FIGURE 1: NUMBER ONE ON THE RUNWAY. The Dow Jones Transportation Average, tracked through Monday on the thinkorswim® platform from TD Ameritrade, rose to new all-time highs, perhaps another sign of strength in the economy. Source: Dow Jones & Co. For illustrative purposes only. Past performance does not guarantee future results.

In Case You Missed It

If you slept in Monday or ignored the market completely in a shortened session squeezed between a weekend and a holiday, you’re forgiven. However, you missed some positive data, as ISM manufacturing for June rose to 57.8, well above the 55.1 that Wall Street analysts had expected and a jump from 54.9 in May. It’s also the highest index level since late 2014. This follows much better than expected Chicago PMI data out last week. Though two reports are far from a sweeping analysis of the overall economy, the data could send a more positive signal about Q2 gross domestic product (GDP). On the other hand, vehicle sales dropped in June for the sixth-consecutive month, automakers said Monday, falling 3% from a year ago. That’s despite truck and SUV sales climbing. If annual sales fall below 17 million (which they’re on pace to do), it would be the first time that’s happened since 2014.

Banking on Second Half

The second half began like the first half ended, with financial sector stocks driving higher Monday while info tech stocks sank. This trend, which arguably dates back to info tech’s first big hiccup of the year in mid-May, hasn’t let up, and could represent some sector rotation after info tech staged a major first-half rally while financials traded flat for much of 2017 until the last few weeks. The question is whether this state of affairs can persist once earnings season rolls around later this month. The financial sector is forecasted to report year-over-year earnings growth of 6.8%, the third highest out of the 11 sectors in the S&P 500, according to FactSet.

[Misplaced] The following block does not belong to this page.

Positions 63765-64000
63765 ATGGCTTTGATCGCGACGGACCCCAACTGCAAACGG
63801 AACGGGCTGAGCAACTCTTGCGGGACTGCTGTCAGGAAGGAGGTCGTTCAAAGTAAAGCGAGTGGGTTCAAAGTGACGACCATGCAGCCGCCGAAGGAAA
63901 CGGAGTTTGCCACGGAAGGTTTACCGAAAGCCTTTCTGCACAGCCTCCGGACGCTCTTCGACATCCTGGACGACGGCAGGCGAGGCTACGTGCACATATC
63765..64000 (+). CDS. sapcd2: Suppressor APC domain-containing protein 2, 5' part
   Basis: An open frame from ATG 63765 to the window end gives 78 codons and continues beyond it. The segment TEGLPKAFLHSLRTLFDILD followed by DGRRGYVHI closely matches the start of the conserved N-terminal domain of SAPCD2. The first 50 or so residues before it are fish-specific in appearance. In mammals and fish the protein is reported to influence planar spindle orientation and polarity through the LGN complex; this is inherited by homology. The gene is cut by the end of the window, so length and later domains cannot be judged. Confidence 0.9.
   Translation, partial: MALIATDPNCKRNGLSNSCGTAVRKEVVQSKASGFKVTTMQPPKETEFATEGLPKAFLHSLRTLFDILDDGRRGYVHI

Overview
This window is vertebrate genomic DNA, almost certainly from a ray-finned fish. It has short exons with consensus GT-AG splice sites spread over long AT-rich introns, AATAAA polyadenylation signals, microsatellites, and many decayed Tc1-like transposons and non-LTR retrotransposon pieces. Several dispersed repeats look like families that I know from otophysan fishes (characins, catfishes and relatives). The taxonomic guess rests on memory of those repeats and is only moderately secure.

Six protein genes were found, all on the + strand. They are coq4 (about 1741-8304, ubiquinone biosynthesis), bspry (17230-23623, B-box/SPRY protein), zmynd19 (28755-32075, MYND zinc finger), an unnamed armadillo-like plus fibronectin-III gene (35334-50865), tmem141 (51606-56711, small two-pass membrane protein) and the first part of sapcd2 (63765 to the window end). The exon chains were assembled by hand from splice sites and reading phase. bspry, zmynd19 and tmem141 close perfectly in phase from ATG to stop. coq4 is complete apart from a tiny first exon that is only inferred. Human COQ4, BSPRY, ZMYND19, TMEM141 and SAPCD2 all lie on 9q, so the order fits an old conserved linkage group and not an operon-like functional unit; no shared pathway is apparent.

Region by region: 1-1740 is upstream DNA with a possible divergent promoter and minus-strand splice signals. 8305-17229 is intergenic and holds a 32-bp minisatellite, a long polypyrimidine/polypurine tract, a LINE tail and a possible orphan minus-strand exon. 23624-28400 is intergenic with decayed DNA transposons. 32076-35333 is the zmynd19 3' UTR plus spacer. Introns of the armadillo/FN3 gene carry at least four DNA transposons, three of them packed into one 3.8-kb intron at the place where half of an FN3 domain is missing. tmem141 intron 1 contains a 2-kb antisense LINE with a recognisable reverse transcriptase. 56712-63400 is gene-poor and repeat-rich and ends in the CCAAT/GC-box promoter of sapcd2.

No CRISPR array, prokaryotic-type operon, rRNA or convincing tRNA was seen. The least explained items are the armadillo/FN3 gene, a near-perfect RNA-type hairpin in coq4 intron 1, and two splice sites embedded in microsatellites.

Another factor to watch is the bond market, which continues to sag. Ten-year Treasury yields rose above technical resistance at the 2.3% level and recently traded at 2.34%. Rising rates tend to be positive for banks, but the yield curve is still on the flat side.

What’s in the Balance on Fed Minutes

Arguably the biggest news of the day today is the release of June Fed minutes, scheduled for 2 p.m. ET. The Fed raised rates at the June meeting, with only one participant — well-known dove Neel Kashkari — voting nay. Recently, there’s been some hawkish talk from Fed speakers, so the minutes might reveal more insight as to the thoughts behind those comments. There’s also a lot of speculation as to when and how the Fed might deal with its balance sheet, and Fed Chair Janet Yellen confirmed last month that the Fed expects to implement a balance sheet reduction plan this year. Minutes from the June meeting could provide more details about the Fed’s plans.

Posted-In: JJ KinahanNews Bonds Commodities Global Econ #s Federal Reserve Markets


Related Articles

View Comments and Join the Discussion!